Arizona State University uses Two-Factor Authentication for increased security when logging into their systems. Students have the option to receive a call, verify via a DUO push, or enter a passcode from either a Text or Duo after they have logged in with the ASURITE ID and password. The authentication options menus are visible when logging into their system.
What is DUO Mobile?
DUO Mobile is an application for your device, such as a mobile phone. It allows students to complete the 2nd portion of the authentication via a DUO Push, or a randomly generated temporary passcode from the DUO App. For example, here we have selected DUO Push:
Next, a message will pop up on your phone asking you to verify you are logging into a device:
Click Approve, and your log-in is completed.
The second option with DUO Push is to receive a passcode that changes with each refresh and type that into the ASU login window. In this case, you would select Passcode on the computer, then open the DUO app on your phone, hit Refresh Passcode and it will give you a temporary 6 digit code to enter on the computer, then click Log In on the computer.
One could also click Passcode and request that a text message be sent to a device that is already set up in their system, by clicking the blue and white button on the lower right-hand corner “Text me new codes”.
If the student selects “Call Me”, the system will call the phone number set up as a device in the Two-Factor Authentication system. When you receive the call, it’ll ask you to push # if it’s you trying to log in, or press 5 to report that someone is trying to access your account w/o your permission. When you press # it’ll say you can go ahead and login now.
How to set up a new device:
Select “Add a New Device” from the choices on the left side of the box visible at login.
Students are presented with the option to add a new device – a cell phone is a good choice, so you can receive a call, a passcode via text or DUO app, or a DUO push later, should you need to renew the connection. I recommend setting up your cell phone AND installing/setting up DUO. Follow the prompts to set up your new device.
Select the authentication method. I prefer to have it ask me to choose my authentication method (you choose what you like):
You’ll need to download the DUO app on your phone if you choose to use that method. The DUO app can be in your phone’s App Store.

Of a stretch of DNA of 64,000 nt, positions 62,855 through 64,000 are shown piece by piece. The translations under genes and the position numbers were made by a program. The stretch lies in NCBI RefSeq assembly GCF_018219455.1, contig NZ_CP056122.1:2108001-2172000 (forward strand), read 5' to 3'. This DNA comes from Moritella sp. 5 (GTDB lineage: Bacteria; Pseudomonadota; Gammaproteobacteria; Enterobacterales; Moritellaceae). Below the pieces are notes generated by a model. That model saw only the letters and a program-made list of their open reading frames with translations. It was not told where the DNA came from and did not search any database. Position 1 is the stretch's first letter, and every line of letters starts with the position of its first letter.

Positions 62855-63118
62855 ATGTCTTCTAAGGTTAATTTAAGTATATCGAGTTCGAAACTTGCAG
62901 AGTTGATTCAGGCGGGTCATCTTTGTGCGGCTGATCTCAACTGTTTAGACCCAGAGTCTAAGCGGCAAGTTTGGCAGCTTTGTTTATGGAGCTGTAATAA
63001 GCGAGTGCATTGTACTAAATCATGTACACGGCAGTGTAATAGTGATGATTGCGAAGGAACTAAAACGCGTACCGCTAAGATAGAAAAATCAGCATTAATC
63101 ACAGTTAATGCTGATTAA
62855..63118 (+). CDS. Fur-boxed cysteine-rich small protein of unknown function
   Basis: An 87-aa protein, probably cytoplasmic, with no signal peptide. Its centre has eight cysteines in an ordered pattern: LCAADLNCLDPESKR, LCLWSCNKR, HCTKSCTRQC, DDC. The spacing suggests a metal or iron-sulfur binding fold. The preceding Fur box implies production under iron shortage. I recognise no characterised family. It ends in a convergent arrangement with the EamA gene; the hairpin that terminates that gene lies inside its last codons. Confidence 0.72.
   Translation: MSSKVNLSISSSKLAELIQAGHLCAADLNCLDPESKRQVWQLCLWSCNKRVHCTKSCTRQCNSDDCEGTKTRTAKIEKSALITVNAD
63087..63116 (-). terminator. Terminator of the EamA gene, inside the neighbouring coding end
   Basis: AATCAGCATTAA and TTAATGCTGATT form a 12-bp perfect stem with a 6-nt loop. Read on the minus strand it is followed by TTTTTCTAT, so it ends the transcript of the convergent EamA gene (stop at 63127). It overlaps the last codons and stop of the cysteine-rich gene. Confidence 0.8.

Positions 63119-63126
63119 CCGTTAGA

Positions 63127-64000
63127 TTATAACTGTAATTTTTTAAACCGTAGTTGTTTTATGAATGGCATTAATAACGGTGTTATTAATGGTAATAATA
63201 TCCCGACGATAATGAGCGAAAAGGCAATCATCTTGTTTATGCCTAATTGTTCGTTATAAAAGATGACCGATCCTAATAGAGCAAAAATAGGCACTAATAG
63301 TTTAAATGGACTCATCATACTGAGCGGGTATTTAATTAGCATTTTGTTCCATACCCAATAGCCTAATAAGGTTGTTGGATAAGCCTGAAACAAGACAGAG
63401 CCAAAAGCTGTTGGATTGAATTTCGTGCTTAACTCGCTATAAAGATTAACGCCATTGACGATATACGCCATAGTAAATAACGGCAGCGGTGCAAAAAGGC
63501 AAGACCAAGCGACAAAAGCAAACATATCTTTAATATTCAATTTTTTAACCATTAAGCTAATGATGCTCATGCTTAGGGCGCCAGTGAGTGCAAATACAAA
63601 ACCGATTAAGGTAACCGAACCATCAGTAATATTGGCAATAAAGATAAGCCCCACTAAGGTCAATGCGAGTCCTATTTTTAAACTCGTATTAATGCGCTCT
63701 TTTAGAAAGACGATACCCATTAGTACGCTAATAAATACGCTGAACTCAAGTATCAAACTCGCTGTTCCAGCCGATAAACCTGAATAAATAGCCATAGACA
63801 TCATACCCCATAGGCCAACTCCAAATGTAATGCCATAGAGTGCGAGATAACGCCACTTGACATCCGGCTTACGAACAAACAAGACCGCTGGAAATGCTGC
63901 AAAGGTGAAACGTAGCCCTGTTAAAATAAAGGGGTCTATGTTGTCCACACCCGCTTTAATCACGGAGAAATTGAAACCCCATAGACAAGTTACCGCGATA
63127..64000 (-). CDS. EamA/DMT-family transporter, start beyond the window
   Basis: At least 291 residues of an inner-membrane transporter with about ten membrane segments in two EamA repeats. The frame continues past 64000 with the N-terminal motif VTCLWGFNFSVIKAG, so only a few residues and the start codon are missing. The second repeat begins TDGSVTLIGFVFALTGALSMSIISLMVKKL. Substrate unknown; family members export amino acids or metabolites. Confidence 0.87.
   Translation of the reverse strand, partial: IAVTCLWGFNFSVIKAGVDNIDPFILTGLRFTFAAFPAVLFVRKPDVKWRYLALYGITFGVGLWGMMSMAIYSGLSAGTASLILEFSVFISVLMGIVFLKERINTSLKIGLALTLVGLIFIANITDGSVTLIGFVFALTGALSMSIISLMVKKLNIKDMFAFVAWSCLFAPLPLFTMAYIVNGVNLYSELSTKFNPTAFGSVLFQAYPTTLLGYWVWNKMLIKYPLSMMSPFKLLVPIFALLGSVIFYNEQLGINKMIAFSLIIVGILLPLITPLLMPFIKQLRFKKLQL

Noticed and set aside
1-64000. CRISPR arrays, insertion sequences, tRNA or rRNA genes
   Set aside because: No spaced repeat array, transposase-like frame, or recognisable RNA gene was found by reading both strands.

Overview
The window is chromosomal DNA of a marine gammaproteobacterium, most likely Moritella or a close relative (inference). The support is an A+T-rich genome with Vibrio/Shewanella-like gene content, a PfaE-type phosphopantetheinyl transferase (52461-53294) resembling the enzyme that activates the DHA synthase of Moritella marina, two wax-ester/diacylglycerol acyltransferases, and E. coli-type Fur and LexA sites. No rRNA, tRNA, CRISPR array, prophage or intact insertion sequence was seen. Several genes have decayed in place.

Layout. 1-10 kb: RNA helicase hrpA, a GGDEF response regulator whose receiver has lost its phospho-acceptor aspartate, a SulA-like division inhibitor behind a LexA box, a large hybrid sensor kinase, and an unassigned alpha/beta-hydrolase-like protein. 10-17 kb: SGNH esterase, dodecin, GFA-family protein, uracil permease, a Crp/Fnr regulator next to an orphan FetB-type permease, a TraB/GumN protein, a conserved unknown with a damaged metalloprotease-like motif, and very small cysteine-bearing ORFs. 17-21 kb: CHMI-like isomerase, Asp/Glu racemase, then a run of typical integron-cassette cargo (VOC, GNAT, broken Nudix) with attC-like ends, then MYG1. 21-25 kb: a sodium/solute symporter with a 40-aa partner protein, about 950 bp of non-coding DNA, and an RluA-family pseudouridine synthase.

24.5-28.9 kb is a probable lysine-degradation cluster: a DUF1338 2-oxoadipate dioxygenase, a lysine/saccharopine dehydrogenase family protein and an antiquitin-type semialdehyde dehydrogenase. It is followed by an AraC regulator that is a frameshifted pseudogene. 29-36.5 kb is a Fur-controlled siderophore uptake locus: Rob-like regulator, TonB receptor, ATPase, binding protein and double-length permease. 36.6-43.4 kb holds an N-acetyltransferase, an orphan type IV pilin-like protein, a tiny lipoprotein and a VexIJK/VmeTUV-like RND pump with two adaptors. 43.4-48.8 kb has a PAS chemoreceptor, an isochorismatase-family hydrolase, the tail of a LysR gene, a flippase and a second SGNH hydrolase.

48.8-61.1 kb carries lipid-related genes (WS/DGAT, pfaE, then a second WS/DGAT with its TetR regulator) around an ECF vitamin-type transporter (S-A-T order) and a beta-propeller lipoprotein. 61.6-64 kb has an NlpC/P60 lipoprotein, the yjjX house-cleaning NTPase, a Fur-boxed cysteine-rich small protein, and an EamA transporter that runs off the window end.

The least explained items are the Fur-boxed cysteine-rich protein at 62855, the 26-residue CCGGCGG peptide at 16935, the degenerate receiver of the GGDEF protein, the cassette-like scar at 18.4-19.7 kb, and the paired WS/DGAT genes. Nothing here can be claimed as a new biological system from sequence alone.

During the setup process of DUO Mobile, you’ll be given a QR code to scan with the app, which connects the ASU system to the DUO Mobile App:
Once it’s set up, you can ask for a DUO Push, shown in the examples above, that asks you to click Yes if it’s you logging in. It’s quick and easy to log in after that.
Renewing Two-Factor Authentication on existing device(s):
If your DUO authentication has expired, the DUO app will say that they need to be reconnected. That’s when you’ll use this option.
Select “My Settings & Devices” from the choices on the left side of the box.
Both of these choices will have a box with options to call, enter a code, or get a push from DUO. You can use any of the methods discussed above. At this point, you can select to reconnect DUO. The system should show you a QR Code that you can scan with the DUO Mobile App to reconnect to ASU.
Once this is complete, the user can use DUO Mobile as their second method of authenticating in the ASU system.
Students should get into the habit of logging out of the ASU UL system and then logging back in prior to an exam. Some students have had issues with being kicked out during an exam or while setting up for the exam, which can be very unnerving for an already nervous student. Following are a couple of comments from members of our ASU group for homeschoolers:
Two-Factor Authentication / Logged out during exam
K.S.: have the student log out of ASU and log back in prior to taking exams. The ASU 2Factor Authentication runs out after 7 days. You do NOT want it to run out in the middle of an exam!
S.L.: “Has anyone’s child been logged out while taking a proctored exam? My son was taking the Math 117 final and when he just had a few questions left, it logged out and he had to log back in. Will this be an issue?”
Follow-up: “I reached out to
Derek (Ulcourses@asu.edu, Derek left ASU) and he was pretty confident it would be ok and actually my son just now received notice that he met all of the proctored exam requirements. That was fast! We didn’t expect to find out until next week!”
Troubleshooting ASU’s 2FA
This tip from HS4CC member Kristin G. might help!
“After TONS of trouble, I finally figured out our issue was with the content restrictions I had on our devices via screen time to limit adult websites. So I had to add the URL duosecurity.com to “always allow” and that finally fixed our 2-factor problems. Just thought I’d share!”
Are you having an issue w/2FA? ASU’s Two-Factor Authentication FAQ Page might help!
This is another great reason why students should try to complete any proctored exams during the week, preferably by Friday of exam week, rather than waiting until the weekend, when less support is available.
What is the ASU UL Program?
If you’d like to learn more about the Arizona State University Universal Learner Program, this is a great place to start.
Join our HS4CC ASU Facebook Group!